Background: The universal breadwinner model means both parents are employed; while the universal caregiver model implies that the father's hours of caregiving are equal or higher to those of the mother. This study aims to examine the hypothesis that the universal caregiver model is more related to the overall well-being of mothers of children with intellectual disabilities than the universal breadwinner model. Methods: Face-to-face interview surveys were conducted in 2011 in Taiwan with 876 working-age mothers who had an offspring with intellectual disabilities. The survey included 574 mothers living with their husbands who became our participants. Results: Both anova and regression analyses indicated that, compared with mothers in the universal breadwinner group, mothers in the universal caregiver group had higher levels of maternal marital and family life satisfaction, but not of work satisfaction and quality of life. Conclusions: An incentive policy is critical for supporting the fathers involved in lifelong caregiving and to promote the mothers' quality of life.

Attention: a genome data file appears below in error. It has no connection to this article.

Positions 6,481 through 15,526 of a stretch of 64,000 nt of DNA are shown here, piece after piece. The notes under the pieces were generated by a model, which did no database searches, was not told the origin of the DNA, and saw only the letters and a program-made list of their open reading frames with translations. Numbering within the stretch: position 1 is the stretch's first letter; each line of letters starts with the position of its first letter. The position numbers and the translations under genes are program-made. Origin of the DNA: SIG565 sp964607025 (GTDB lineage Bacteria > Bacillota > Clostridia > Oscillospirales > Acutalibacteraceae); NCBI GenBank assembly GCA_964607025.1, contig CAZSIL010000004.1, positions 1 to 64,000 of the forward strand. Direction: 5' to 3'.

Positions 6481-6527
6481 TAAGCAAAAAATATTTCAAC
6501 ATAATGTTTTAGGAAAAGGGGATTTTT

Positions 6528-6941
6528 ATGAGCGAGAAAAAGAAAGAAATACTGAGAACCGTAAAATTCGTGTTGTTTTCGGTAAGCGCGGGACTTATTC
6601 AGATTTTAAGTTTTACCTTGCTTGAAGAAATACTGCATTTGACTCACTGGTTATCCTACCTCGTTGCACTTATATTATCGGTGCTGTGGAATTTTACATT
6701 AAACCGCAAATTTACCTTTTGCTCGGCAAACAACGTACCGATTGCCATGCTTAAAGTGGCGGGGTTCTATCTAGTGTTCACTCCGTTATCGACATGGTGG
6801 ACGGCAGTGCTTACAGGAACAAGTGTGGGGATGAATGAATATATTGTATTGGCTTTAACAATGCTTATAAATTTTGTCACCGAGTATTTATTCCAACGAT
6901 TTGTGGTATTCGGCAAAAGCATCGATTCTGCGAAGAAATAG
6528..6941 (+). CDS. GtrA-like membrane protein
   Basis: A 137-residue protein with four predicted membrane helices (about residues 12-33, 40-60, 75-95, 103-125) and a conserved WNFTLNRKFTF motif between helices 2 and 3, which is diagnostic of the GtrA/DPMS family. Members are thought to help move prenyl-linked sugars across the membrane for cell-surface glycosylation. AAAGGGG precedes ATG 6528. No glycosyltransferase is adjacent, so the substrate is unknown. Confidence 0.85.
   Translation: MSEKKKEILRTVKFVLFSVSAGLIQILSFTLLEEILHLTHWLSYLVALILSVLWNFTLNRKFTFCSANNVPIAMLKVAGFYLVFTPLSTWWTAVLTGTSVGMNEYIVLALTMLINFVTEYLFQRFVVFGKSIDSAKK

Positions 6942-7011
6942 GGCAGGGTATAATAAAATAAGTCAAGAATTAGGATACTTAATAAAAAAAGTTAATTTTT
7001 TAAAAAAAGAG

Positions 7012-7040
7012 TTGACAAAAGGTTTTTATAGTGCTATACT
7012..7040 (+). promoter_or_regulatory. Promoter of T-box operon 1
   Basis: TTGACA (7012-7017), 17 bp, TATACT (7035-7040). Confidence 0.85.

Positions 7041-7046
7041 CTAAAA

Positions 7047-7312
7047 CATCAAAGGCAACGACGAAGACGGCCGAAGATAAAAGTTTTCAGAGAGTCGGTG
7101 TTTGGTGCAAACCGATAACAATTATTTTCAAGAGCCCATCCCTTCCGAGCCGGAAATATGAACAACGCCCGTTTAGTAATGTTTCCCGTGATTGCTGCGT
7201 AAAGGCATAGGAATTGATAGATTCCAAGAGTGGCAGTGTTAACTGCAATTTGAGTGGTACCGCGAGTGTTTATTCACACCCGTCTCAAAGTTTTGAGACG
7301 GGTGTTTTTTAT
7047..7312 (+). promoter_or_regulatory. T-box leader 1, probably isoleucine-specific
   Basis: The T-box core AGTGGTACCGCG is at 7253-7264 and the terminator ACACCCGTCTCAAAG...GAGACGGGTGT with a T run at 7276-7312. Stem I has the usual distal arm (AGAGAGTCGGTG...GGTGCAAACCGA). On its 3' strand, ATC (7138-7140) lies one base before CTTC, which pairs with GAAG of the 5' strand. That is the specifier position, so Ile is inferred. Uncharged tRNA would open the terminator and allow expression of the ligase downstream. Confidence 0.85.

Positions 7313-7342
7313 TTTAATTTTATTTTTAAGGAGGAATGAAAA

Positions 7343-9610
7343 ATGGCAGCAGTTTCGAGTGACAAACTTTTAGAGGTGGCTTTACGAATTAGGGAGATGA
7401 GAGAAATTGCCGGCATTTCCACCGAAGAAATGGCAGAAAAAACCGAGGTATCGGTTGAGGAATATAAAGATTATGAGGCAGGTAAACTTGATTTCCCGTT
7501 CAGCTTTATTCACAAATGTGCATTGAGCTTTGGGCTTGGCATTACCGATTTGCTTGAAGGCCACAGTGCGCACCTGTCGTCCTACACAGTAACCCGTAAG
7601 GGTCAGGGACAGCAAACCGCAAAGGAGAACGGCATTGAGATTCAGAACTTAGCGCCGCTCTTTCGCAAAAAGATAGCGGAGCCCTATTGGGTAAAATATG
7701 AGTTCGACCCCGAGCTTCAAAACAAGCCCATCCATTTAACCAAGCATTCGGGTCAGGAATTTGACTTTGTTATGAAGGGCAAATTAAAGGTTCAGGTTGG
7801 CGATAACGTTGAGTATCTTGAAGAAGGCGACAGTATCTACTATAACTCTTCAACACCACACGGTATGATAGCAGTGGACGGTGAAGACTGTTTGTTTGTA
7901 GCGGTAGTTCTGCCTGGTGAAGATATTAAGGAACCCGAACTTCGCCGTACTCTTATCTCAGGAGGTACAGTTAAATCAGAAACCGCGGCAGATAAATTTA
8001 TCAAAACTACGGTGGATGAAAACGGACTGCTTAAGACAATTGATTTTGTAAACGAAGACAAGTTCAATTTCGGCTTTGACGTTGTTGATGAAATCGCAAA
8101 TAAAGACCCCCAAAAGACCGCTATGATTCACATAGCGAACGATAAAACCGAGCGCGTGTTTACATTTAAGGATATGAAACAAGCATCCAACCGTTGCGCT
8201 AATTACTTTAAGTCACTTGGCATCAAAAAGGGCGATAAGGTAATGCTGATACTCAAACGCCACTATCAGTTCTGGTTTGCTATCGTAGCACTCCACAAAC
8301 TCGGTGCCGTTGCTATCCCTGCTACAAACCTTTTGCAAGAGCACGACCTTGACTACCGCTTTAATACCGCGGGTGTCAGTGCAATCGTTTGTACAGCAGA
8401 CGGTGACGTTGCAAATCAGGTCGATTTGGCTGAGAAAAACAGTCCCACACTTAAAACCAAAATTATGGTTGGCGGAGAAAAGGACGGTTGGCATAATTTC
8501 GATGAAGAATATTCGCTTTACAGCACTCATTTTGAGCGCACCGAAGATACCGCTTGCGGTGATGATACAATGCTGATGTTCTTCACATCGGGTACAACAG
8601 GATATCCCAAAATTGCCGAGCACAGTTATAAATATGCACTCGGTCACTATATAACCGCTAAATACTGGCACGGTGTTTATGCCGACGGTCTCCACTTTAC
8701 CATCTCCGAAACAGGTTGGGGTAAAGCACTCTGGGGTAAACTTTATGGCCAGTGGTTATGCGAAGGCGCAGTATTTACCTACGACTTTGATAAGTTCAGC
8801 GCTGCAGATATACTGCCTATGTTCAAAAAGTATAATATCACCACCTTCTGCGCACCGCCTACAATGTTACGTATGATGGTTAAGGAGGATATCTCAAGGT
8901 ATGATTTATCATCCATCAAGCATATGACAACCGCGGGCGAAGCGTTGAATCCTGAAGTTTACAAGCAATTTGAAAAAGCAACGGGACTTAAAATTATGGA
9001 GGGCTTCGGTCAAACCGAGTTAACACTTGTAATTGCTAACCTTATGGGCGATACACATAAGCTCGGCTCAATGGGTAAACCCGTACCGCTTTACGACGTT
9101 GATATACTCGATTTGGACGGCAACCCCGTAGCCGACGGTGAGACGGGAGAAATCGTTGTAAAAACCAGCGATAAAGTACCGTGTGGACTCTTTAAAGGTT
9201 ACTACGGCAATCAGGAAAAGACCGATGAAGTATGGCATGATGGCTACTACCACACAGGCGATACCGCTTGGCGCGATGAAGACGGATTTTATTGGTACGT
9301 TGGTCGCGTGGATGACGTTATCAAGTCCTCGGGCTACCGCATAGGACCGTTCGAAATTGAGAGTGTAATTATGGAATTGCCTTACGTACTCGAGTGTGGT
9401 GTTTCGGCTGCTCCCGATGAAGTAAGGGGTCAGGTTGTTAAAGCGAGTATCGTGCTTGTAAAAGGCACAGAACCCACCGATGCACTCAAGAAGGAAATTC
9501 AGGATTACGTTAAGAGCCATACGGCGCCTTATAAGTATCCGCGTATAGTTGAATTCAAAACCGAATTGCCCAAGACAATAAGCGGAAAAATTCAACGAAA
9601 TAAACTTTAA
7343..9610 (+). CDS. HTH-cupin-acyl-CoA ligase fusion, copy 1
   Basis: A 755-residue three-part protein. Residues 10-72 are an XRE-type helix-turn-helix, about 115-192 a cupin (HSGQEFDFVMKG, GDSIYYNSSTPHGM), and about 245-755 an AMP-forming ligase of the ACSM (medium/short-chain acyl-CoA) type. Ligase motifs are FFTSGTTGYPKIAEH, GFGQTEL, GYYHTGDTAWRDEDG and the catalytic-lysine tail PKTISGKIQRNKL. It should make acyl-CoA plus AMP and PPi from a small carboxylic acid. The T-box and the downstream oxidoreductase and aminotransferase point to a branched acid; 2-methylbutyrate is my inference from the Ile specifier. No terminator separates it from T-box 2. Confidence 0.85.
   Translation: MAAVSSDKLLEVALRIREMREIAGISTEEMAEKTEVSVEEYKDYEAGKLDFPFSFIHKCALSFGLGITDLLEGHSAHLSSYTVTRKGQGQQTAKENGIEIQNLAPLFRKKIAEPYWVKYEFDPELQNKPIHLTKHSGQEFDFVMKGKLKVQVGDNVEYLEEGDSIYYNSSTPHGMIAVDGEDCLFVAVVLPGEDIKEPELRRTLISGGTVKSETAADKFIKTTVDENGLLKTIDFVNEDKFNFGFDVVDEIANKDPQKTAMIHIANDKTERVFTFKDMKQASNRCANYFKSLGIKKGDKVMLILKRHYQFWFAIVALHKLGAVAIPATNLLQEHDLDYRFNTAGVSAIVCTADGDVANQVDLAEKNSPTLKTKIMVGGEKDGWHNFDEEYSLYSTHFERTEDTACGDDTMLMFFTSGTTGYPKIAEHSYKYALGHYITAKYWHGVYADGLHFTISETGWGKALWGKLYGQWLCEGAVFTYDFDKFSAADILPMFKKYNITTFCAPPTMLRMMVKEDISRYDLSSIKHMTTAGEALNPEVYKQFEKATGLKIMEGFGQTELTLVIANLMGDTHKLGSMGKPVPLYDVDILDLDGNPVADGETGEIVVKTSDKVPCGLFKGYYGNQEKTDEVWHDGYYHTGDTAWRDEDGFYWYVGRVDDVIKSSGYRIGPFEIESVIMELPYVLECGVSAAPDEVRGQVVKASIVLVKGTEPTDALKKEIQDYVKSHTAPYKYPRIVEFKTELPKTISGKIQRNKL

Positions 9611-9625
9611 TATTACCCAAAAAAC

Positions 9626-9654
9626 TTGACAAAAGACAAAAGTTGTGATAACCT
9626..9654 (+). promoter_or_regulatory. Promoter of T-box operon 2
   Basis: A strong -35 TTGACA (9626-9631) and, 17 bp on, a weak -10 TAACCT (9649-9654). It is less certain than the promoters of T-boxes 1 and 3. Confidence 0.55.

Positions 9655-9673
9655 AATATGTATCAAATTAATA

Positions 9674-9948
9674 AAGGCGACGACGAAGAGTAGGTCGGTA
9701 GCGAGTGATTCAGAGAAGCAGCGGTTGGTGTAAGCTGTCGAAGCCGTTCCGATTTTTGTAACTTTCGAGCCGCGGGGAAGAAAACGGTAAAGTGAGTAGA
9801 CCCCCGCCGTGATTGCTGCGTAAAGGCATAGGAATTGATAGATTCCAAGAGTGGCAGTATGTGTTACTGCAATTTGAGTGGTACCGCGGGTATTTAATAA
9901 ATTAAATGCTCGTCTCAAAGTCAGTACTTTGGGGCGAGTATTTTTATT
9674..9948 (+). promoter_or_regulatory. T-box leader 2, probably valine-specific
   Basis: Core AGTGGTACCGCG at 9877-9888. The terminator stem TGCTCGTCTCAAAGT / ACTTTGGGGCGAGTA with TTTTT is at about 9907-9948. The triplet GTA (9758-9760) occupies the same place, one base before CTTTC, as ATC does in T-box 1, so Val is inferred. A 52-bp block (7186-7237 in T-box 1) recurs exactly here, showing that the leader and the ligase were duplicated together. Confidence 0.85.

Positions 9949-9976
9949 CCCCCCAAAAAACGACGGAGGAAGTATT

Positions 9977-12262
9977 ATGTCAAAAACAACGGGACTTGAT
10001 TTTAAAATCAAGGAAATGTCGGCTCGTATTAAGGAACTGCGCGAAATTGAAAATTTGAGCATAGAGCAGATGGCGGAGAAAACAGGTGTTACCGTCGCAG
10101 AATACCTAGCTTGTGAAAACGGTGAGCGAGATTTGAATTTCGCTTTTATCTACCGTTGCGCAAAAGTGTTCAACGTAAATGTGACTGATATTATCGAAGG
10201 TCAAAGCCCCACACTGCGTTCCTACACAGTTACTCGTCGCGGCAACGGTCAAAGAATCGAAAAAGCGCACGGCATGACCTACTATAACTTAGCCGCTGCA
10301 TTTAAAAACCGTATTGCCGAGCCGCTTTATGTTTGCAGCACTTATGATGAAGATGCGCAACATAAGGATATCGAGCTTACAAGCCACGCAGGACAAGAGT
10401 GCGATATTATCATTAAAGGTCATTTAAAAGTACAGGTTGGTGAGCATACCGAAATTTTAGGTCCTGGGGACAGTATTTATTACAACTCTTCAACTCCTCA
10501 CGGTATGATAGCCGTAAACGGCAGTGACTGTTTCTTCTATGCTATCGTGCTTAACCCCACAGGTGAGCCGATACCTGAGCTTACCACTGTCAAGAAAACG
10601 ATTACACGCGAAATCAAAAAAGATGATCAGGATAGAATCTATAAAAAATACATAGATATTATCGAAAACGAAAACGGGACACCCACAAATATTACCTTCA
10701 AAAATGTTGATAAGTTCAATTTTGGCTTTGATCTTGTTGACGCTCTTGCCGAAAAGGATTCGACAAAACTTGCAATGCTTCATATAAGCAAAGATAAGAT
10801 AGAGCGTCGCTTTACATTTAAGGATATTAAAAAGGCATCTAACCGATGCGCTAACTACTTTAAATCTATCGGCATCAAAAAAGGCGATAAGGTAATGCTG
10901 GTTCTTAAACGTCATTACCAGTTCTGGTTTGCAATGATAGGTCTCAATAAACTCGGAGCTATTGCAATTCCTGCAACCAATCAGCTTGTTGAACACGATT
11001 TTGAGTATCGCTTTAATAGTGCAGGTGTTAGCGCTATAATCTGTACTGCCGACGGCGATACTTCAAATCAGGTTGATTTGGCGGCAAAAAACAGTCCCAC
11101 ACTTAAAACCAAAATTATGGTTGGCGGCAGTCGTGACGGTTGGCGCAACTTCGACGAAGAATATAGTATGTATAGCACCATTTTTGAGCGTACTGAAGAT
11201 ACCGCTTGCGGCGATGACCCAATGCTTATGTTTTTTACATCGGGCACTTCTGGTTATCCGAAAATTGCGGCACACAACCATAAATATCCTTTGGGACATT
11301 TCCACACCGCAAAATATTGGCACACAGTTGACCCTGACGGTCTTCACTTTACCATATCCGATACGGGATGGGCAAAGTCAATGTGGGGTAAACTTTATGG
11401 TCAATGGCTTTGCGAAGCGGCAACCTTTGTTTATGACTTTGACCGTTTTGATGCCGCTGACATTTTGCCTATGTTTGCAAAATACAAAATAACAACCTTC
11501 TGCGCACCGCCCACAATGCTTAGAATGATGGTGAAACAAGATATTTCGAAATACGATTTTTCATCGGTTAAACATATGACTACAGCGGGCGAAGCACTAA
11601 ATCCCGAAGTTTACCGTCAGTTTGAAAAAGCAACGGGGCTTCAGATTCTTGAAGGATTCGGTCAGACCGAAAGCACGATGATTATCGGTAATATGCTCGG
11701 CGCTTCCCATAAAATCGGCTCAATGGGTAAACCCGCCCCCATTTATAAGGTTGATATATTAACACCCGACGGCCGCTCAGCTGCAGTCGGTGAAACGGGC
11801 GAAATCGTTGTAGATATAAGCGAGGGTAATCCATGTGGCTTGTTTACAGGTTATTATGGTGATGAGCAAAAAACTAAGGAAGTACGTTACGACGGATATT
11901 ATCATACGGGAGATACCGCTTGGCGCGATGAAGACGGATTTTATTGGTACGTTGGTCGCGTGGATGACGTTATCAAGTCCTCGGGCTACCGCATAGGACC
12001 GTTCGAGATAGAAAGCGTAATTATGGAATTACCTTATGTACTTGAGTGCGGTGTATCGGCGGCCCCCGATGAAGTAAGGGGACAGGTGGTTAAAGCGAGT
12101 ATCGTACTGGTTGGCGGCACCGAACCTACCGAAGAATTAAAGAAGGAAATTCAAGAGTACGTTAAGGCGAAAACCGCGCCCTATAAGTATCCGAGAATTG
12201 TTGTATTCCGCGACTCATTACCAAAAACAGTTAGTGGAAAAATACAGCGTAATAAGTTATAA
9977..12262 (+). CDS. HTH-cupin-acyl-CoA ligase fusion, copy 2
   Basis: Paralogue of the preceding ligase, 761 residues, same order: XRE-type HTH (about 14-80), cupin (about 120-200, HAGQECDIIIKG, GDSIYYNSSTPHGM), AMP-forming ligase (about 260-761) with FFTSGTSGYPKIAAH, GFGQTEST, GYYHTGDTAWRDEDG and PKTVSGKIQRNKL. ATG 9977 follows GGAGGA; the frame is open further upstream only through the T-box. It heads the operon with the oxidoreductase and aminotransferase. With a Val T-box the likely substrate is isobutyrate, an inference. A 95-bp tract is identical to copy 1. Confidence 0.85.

|Number of pages||12|
|Journal||Journal of Applied Research in Intellectual Disabilities|
|State||Published - 1 Jan 2016|
- Intellectual disability
- Universal breadwinner model
- Universal caregiver model